I Did Better Last Pandemic

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[Art by commission from my brilliant nieces.]

[NOTE: This first half is a work of satire. If you like this kind of humor and it helps you let yourself off the hook, keep reading. If you receive grace better through gentle reasoning, read this. Or just skip to the end.]


The last time a novel virus swept through the world, I was on top of it.

I’m not doing as well this time.

The last time I saw these graphs with lines arching upwards, indicating more people dying, I didn’t feel all this anxiety. When I got messages from friends telling me they couldn’t work and wondering how they would pay rent, I absorbed it. When people with depression and addictions told me they’d lost their good structure and support systems, I took it all in.

Last time around, I learned French and Russian. I thought those would help most, because I also learned ballet. I picked up the cello, but then thought better of it and started playing the harp, instead. More soothing. I did better last time.

I ate so healthily last time. I didn’t consume ice cream. I didn’t have seconds on ice cream. I didn’t start spiking my ice cream. I ate broccoli. I learned to like celery. I started pressing my own acai juice. I grew my own acai palm trees, which isn’t easy since palm trees generally don’t grow here. I don’t want to exaggerate, but last time, when it was over, I had to throw away all our chips and chocolate, unopened, because they had expired.

My inner peace went off the charts last time. When I got news of extremely vulnerable populations who might suffer catastrophically, I simply found my center, breathed deeply, and sent out good thoughts. It really wasn’t a problem.

If memory serves, last time around our kids were younger and required more attention and I provided perfect homeschooling lessons, two hours of brain-stimulating physical activity every day, and taught them to sing in four-part harmony. “Harmony” was really our theme last time. I remember thinking, after the first month, “Wow, I can’t remember the last time they squabbled. Or even disagreed. Or even spoke impolitely.” I’m telling you, the last time the world shut down, we really took it in stride. And we did a lot of striding–around and around our 1400 square feet–and barely looked at screens at all. If at all. Maybe we never did? Perhaps just for homeschooling.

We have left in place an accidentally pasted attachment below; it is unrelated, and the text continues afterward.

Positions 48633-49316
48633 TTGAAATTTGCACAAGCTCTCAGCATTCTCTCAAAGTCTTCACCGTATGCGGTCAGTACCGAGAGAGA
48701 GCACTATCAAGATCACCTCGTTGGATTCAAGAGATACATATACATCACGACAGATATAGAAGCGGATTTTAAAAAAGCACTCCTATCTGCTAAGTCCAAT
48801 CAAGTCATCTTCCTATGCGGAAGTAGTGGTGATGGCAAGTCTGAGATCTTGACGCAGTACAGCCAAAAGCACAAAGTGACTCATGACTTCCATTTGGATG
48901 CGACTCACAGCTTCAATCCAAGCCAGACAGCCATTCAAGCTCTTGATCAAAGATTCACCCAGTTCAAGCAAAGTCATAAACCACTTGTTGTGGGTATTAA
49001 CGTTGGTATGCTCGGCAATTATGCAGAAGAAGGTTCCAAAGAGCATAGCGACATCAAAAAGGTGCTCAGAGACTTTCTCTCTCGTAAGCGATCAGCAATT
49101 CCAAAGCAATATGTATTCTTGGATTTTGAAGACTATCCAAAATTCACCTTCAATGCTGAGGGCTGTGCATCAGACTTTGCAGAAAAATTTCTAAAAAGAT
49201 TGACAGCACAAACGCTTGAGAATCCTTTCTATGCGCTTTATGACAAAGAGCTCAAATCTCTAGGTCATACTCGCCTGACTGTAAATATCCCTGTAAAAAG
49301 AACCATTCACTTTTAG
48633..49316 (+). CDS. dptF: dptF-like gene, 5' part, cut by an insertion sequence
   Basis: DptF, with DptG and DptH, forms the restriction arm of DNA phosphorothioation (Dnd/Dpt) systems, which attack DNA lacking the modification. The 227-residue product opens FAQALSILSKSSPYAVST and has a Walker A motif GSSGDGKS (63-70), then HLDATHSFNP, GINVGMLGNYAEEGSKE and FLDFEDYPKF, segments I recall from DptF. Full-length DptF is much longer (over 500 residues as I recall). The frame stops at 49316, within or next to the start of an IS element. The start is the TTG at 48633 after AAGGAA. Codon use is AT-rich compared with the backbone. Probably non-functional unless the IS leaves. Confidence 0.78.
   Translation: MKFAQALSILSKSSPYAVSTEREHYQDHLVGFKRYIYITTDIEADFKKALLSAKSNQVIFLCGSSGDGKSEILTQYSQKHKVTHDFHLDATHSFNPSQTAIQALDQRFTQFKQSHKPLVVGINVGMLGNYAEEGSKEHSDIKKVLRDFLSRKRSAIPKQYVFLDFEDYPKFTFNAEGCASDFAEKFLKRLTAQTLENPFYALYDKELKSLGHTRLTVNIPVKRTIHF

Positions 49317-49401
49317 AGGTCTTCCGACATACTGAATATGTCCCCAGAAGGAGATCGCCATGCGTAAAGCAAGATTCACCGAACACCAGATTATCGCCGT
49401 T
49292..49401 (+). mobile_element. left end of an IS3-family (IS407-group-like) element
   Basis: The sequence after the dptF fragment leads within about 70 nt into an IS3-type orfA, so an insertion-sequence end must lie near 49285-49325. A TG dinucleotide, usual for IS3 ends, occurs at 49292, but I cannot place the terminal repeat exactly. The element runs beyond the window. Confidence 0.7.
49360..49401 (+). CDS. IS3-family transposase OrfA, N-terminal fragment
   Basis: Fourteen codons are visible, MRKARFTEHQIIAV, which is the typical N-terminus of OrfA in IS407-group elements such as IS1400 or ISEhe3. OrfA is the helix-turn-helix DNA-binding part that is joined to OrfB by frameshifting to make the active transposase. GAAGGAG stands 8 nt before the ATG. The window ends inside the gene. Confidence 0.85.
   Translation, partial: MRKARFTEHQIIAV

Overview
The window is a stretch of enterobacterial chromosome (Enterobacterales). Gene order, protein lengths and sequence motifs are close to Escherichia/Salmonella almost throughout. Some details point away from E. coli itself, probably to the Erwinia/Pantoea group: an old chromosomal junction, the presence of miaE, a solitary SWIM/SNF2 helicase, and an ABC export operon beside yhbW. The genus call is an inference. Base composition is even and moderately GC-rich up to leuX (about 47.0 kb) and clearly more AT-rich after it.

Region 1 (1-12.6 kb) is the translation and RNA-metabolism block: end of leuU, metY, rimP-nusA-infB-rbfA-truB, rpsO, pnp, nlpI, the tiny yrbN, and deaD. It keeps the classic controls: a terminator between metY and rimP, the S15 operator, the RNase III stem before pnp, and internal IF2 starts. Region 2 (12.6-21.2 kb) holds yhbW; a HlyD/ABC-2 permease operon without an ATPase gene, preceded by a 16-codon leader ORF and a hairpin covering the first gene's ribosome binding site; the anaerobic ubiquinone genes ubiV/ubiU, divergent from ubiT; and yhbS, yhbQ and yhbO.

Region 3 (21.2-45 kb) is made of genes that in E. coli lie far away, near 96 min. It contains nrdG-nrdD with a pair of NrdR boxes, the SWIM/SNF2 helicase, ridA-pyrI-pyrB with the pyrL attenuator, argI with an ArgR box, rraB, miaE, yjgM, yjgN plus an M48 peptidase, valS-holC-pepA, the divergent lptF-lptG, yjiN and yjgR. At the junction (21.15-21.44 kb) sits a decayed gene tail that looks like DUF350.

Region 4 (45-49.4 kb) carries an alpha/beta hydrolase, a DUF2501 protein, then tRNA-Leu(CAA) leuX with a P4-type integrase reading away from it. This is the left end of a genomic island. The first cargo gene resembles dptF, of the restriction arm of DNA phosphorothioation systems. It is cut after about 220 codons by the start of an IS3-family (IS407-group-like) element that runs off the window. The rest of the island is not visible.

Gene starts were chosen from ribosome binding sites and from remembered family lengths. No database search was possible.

Here’s a difference I really remember from last time: when the predictions and guidelines and restrictions and timelines kept changing, we rolled with it (Baby). All that change and uncertainty didn’t really ruffle us, for some reason.

One last thing I just know we handled better last time was all our plans. Sure, we had a beautiful vacation all booked plus several beloved friends had plane tickets to come see us, but I think we just randomly guessed something was coming and cancelled right in time to get a full refund on everything, plus our friends all set to work writing great novels or textbooks or painting masterpieces–one of them wrote a symphony, if memory serves–and we actually congratulated ourselves for having them contribute to humankind rather than merely visiting us.

I can’t quite put my finger on why the last worldwide pandemic didn’t get to me the way this one has. Perhaps I just need higher expectations.

I’m going to go work on teaching the cats Russian now.